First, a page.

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In pre-Christian Fijian mythology, Murimuria is part of the underworld. After a man dies, his soul is judged by the god called Degei. Those who had the favor of Degei are instructed not to try to cross the lake. These go to Burotu. The rest inevitably try cross the lake by a boat that always capsizes. They eventually sink to the bottom, Murimuria, and are rewarded and punished appropriately.[1]

Murimuria is considered a place neither of happiness, nor of unhappiness. As such, residence in Murimuria is characterized by both punishment and peace.[2] Some of the souls in Murimuria are punished for sins committed while alive. However, these sins do not necessarily correspond to Christian notions of sin. For example, those who did not kill in life are forced to pound muck with clubs. Those who did not have their ears pierced are forced to carry upon their shoulders large logs of wood upon which tapa cloth is beaten out. Women who were not tattooed are chased by ghosts who use sharp shells to tear at their skin. Anyone who has done an act which displeases the gods are laid prone and turned into beds.[3]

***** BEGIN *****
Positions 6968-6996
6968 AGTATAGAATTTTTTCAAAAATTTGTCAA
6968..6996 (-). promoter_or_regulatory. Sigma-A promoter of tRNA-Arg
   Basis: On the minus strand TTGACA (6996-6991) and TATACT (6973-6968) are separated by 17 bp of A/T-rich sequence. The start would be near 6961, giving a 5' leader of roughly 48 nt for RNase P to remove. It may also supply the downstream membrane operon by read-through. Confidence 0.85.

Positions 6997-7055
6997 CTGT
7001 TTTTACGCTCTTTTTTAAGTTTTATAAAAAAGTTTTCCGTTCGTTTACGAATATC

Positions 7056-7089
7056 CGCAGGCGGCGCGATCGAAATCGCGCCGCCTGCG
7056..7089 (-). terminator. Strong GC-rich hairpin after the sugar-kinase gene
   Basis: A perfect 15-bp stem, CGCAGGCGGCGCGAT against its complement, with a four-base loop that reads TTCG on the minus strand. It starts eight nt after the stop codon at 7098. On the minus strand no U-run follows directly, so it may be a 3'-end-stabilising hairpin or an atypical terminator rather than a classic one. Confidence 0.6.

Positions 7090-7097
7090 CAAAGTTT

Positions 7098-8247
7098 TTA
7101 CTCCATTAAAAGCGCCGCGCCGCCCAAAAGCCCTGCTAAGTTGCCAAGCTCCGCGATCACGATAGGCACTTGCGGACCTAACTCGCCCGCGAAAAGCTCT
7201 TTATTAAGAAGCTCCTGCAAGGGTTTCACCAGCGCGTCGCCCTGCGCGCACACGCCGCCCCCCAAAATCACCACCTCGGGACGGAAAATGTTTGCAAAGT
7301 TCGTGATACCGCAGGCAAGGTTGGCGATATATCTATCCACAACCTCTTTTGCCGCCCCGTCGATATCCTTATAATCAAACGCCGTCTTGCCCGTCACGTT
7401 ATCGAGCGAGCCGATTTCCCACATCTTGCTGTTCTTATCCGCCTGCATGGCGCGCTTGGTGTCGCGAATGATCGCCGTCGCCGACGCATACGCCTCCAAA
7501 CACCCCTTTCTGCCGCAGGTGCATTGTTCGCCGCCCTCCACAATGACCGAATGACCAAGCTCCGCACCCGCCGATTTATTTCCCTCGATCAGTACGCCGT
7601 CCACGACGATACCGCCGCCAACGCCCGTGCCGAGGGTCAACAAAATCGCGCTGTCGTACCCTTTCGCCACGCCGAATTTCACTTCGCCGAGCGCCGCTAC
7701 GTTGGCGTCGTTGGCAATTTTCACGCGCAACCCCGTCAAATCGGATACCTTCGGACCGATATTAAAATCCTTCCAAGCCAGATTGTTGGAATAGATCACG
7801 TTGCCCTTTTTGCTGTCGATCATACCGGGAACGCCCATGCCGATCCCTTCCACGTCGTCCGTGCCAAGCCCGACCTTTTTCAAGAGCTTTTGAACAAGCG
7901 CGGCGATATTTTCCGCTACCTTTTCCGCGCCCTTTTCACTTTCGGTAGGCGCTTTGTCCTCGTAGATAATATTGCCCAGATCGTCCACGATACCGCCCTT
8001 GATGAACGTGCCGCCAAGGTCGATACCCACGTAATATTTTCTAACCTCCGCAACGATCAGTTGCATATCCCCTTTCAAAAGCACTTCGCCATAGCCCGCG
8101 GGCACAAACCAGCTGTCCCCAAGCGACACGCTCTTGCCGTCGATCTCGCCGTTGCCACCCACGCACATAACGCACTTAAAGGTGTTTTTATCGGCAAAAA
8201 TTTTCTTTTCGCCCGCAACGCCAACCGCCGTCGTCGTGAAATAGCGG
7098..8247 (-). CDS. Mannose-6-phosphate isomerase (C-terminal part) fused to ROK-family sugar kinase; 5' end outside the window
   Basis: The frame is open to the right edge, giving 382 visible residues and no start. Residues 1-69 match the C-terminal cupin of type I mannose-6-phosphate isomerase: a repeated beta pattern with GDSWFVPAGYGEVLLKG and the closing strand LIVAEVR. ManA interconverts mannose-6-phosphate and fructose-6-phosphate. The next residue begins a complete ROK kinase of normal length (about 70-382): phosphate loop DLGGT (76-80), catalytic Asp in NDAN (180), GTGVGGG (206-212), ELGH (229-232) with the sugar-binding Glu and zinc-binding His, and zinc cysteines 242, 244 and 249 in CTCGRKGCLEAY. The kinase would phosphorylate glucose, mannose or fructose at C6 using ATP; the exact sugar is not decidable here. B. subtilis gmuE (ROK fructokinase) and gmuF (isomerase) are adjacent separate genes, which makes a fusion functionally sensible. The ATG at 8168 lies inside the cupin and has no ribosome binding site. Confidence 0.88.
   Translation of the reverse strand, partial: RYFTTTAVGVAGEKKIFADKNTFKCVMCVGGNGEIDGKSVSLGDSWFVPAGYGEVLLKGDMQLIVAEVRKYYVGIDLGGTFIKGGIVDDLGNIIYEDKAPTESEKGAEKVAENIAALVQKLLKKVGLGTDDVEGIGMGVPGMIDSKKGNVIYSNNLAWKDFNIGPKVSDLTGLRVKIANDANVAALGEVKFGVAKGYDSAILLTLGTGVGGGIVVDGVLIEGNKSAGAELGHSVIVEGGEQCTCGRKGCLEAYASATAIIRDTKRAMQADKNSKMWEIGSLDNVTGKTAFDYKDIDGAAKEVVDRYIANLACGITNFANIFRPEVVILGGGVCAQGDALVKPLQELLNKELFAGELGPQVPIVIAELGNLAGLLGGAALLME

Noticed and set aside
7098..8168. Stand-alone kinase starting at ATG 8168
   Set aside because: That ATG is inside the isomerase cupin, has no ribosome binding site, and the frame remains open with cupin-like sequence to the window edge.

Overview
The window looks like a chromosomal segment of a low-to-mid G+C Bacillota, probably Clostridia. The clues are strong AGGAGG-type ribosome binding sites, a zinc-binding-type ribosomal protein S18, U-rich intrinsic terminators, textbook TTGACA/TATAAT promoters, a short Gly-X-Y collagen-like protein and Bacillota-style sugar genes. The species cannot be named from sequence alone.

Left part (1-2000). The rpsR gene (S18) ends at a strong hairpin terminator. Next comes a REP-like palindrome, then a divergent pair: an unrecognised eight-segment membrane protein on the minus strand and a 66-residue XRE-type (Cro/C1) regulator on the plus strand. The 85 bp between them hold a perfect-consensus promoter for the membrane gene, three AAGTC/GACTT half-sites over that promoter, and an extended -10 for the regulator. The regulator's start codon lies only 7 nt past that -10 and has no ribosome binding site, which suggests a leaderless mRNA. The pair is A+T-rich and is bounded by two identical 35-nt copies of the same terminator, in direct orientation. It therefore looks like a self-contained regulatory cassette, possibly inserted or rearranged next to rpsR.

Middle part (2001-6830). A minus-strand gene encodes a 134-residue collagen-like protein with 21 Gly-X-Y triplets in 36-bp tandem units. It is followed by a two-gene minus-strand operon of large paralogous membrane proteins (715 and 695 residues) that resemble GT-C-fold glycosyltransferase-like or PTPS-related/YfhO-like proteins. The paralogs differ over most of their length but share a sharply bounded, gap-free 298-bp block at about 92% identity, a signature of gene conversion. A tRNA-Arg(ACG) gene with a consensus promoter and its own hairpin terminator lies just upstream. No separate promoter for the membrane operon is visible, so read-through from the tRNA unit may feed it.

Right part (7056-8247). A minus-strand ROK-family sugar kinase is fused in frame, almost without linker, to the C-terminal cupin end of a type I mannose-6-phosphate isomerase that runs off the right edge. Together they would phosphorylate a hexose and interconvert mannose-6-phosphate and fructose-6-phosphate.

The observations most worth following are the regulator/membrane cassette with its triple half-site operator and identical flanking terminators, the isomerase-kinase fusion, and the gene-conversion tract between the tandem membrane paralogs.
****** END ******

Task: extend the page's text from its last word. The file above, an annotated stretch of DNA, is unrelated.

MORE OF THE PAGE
1. ^ Mackenzie, Donald Alexander (1930). Myths from Melanesia and Indonesia. London: Gresham Publishing Company. p. 158.
  2. ^ Williams, Thomas; Calvert, James (1870). Fiji and the Fijians (3rd ed.). London: Hodder and Stoughton. p. 208. |access-date= requires |url= (help)
  3. ^ Frazer, Sir James George (1913). The Belief in Immortality and the Worship of the Dead. London: Macmillan. p. 466. |access-date= requires |url= (help)